The way I think about Roadburn is like any creative project. It has evolved. What started based around a specific idea of supporting heavy and/or stoner rock has grown into something else, and by “grown,” I don’t just mean ticket sales. It is a creative progression, like one would see in any artist, like one sees all the time in bands. This evolution has happened organically, but it has also reached in multiple directions. Like octopus arms, Roadburn‘s spectrum has stretched into multiple spheres, so that it’s not unreasonable that what might seem like the incongruities of a Mikael Åkerfeldt curation, or Loop and Triptykon sharing a stage, and of Napalm Death compiling a special set exclusively for the fest are not only accepted, they’re near expected. Approaching 2014, Roadburn is like any genre-bridging work. It teaches you how to read it. It is the festival, the experience, as art.

It would be a cliche to say you can’t know if you haven’t been there, and while on some level it’s true as it is of anything, even those who’ve yet to make the pilgrimage or who may not be interested in doing so can be affected by its influence, whether it’s someone else of similar mind following in Roadburn‘s footsteps, or an artist finding inspiration somehow in that weekend as many have, up to and including Enslaved. To understand there’s nothing else like Roadburn is one thing. To breathe that air — no easy task by the end of a Saturday night, perhaps, but worthwhile to feel alive — is something else entirely. It is a singular vibe, and no matter who takes up that influence, their work is inherently derived from it.

The first time I heard of Loop, I was in an Austin, Texas, hotel room, sharing it with a publicist whose level of offense that I’d never listened to the band bordered on the personal. One might look at the progression of having related acts like Jesu and Godflesh, not to mention Loop‘s own Robert Hampson play solo at Roadburn in years past as an example of the continued creative expansion of the fest itself. The chance to see them now, to be there, crowded in the photo pit and to then march with my stupidly oversized camera bag back to my hotel room and spend the whole night, from about midnight until after the sun is up, typing about it, only to crash out and then get up the next afternoon, shower and immediately head back to the 013 — no time for food, barely time for coffee — to watch YOB and The Heads at the Sunday Afterburner, tired, dead on my feet by then but still fucking there, is something I live in fear of missing.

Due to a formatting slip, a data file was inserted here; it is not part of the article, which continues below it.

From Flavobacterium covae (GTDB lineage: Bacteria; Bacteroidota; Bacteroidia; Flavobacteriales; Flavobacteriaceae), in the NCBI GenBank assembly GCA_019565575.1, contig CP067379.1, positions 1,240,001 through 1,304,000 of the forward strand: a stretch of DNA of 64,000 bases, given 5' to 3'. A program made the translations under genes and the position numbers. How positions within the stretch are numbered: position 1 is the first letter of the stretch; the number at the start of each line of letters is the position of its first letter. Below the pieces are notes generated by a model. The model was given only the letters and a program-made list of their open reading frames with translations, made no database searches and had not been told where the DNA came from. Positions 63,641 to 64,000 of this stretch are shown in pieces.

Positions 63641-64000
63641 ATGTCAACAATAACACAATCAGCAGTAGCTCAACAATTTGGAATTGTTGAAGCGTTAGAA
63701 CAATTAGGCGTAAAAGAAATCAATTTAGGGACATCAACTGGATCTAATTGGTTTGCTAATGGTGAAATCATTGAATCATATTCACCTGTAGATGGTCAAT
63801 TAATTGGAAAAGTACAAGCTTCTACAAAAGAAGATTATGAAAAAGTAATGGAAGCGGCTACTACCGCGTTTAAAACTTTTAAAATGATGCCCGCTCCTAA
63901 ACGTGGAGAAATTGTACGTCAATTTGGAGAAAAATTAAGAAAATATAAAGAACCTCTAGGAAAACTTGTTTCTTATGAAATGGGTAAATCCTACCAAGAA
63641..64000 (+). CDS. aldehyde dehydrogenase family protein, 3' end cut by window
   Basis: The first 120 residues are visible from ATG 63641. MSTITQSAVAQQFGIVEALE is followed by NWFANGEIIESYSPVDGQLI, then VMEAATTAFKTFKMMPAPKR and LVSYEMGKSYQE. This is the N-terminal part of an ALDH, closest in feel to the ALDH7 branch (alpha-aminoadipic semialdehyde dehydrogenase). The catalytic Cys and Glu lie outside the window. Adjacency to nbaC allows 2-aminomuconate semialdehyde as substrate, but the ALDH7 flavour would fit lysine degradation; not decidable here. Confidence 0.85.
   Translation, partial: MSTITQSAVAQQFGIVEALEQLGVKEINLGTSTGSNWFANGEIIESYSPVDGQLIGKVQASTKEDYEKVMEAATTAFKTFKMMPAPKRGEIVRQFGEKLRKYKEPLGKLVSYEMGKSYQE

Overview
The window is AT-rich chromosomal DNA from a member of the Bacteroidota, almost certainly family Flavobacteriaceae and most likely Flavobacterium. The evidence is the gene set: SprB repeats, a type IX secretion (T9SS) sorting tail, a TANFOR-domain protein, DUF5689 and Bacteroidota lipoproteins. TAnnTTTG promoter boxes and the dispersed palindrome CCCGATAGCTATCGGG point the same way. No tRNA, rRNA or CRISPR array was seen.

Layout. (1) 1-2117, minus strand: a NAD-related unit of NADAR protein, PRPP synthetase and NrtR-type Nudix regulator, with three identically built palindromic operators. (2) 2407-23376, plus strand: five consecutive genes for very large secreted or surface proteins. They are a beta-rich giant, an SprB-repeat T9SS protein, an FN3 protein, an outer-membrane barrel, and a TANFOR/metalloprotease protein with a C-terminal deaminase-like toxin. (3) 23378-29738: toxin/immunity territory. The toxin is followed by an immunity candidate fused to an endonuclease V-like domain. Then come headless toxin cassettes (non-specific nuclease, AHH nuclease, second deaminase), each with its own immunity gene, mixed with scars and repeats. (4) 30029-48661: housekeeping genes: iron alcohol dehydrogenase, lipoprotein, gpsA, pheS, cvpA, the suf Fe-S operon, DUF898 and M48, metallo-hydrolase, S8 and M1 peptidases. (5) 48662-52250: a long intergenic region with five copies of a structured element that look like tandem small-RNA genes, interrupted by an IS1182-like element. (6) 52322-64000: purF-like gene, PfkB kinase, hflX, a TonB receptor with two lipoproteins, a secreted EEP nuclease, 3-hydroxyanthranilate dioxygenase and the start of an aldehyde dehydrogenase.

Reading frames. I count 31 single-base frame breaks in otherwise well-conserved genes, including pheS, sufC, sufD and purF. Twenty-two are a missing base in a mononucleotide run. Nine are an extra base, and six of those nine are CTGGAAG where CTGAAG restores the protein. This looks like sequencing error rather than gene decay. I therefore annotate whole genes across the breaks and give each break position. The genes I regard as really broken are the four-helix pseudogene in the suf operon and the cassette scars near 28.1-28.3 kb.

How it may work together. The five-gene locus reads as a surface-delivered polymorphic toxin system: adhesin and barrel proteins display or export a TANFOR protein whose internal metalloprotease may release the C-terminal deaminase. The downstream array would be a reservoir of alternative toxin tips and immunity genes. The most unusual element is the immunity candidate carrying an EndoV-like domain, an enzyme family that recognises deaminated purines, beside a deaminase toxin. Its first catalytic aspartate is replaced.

I want to see that next stage in the process, to find out how the psychedelic fetish that has resulted in a live Papermoon performance, in The Heads playing with John McBain, in Carlton Melton and Sula Bassana meshes with the destructive onslaughts of Windhand, Inter Arma, Sourvein, Conan and Lord Dying. I want to discover The Great Old Ones and see Gozu and Freedom Hawk triumph like I watched Wo Fat this year. I want to be able to spend all of 2014 saying, “It was better at Roadburn,” like I’ve done for the last five years; one reality condescending to another outside of itself. I want to see the people I’ve met and all the familiar faces of the regulars there year after year. I want to worship again.

And I hope I will.

Roadburn Festival 2014

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2 Responses to “Thoughts on Roadburn 2014”

  1. Aris Tombul says:

    See you there JJ, hope to meet you this time, this will be my fourth festival in row……..

  2. David D says:

    Hope you can make it out! People DO NOT understand there is nothing like it out there. Roadburn is a very singular festival and concept. The altars of 013 await!!